Breaks Off Talks On Bipartisan Background Check Deal
By Harold Hutchison
Senator Charles Schumer (D-NY) has broken off talks on a bi-partisan bill involving expanded background checks, and has instead filed legislation of his own without input from the other Senators involved. The move comes as the anti-gun agenda in Congress is increasingly being held up.
According to Dave Workman, the major sticking point in the discussions on the background check bill was due to a refusal by Senator Tom Coburn (R-OK) to accept any form of record-keeping on private transactions. Such provisions are, for all intents and purposes, a form of back-door registration of gun owners.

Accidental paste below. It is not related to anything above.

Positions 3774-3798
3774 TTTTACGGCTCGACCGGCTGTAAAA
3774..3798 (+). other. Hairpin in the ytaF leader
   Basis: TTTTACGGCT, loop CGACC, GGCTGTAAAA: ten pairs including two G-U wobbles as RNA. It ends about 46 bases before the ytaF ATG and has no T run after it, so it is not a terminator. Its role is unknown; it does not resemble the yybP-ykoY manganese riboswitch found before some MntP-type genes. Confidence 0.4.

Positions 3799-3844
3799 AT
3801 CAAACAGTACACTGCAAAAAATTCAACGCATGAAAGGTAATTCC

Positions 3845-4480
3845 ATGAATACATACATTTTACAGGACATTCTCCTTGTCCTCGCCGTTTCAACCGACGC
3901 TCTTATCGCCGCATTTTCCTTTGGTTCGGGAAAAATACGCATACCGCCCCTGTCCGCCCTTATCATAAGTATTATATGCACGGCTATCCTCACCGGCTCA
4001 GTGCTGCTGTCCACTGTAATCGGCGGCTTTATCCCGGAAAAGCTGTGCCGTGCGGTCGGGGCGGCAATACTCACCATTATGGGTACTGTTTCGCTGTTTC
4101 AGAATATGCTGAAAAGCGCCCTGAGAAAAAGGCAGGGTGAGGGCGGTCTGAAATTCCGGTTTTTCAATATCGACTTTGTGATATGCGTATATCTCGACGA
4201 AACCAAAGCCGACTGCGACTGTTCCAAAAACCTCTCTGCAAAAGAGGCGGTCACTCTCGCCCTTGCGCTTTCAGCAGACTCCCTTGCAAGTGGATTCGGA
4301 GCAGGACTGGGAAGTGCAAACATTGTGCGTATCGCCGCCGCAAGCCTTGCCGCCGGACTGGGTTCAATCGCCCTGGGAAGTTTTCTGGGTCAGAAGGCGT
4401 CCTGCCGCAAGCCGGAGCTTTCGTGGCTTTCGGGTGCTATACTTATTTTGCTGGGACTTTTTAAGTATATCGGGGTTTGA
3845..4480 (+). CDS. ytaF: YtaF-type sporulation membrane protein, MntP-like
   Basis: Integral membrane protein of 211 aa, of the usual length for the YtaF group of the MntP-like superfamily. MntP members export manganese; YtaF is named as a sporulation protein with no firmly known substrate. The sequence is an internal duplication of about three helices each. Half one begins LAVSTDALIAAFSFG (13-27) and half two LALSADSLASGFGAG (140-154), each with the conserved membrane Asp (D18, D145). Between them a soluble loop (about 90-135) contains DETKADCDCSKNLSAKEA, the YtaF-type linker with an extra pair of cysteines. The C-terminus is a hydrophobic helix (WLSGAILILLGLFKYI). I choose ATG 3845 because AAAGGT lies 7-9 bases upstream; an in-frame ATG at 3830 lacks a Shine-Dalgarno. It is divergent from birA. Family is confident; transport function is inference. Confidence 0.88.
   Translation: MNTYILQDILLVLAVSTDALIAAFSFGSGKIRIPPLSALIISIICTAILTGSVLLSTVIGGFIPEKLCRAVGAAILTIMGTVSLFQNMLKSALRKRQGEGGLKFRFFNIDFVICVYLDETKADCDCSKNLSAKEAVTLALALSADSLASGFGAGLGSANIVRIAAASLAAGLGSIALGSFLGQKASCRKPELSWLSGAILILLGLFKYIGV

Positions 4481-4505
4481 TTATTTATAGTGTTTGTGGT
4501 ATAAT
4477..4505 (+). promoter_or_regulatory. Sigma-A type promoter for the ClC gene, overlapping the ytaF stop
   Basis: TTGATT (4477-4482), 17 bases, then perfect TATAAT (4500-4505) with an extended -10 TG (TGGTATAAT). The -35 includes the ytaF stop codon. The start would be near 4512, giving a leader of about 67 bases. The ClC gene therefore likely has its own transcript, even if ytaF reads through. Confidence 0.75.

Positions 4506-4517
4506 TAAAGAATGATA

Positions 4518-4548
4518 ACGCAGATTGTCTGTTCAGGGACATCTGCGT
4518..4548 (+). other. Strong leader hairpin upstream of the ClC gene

Senators Mark Kirk (R-IL) and Joe Manchin (D-WV) have both opposed the original Schumer bill, but have indicated they will try to find another conservative to work with. Coburn’s gambit is similar to one that Alan Gottlieb, Executive Director of the Citizens Committee for the Right to Keep and Bear Arms, used in Washington state.
Gottlieb’s offer to accept expanded background checks provided that Washington state eliminate its handgun registry drew opposition from some gun-grabbers.